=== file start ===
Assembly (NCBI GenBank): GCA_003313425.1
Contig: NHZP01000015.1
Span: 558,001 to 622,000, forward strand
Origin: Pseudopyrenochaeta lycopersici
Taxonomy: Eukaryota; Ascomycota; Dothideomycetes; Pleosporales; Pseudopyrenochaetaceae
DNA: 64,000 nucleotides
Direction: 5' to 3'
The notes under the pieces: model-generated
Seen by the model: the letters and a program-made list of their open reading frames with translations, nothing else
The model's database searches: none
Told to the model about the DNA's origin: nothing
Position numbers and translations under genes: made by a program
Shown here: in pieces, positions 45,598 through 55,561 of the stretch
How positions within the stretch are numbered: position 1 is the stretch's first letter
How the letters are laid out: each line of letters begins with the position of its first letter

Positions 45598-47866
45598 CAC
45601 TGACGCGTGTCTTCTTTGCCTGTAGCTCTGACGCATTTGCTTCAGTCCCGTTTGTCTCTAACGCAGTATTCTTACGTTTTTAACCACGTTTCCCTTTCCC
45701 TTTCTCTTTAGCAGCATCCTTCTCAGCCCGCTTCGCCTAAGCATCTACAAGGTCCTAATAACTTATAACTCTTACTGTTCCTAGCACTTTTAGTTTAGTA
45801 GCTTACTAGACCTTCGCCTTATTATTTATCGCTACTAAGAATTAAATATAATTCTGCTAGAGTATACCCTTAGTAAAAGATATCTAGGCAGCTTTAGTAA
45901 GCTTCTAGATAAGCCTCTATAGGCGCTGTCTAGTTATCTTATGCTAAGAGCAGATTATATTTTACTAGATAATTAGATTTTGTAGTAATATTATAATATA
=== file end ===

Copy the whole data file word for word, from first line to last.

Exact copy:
Assembly (NCBI GenBank): GCA_003313425.1
Contig: NHZP01000015.1
Span: 558,001 to 622,000, forward strand
Origin: Pseudopyrenochaeta lycopersici
Taxonomy: Eukaryota; Ascomycota; Dothideomycetes; Pleosporales; Pseudopyrenochaetaceae
DNA: 64,000 nucleotides
Direction: 5' to 3'
The notes under the pieces: model-generated
Seen by the model: the letters and a program-made list of their open reading frames with translations, nothing else
The model's database searches: none
Told to the model about the DNA's origin: nothing
Position numbers and translations under genes: made by a program
Shown here: in pieces, positions 45,598 through 55,561 of the stretch
How positions within the stretch are numbered: position 1 is the stretch's first letter
How the letters are laid out: each line of letters begins with the position of its first letter

Positions 45598-47866
45598 CAC
45601 TGACGCGTGTCTTCTTTGCCTGTAGCTCTGACGCATTTGCTTCAGTCCCGTTTGTCTCTAACGCAGTATTCTTACGTTTTTAACCACGTTTCCCTTTCCC
45701 TTTCTCTTTAGCAGCATCCTTCTCAGCCCGCTTCGCCTAAGCATCTACAAGGTCCTAATAACTTATAACTCTTACTGTTCCTAGCACTTTTAGTTTAGTA
45801 GCTTACTAGACCTTCGCCTTATTATTTATCGCTACTAAGAATTAAATATAATTCTGCTAGAGTATACCCTTAGTAAAAGATATCTAGGCAGCTTTAGTAA
45901 GCTTCTAGATAAGCCTCTATAGGCGCTGTCTAGTTATCTTATGCTAAGAGCAGATTATATTTTACTAGATAATTAGATTTTGTAGTAATATTATAATATA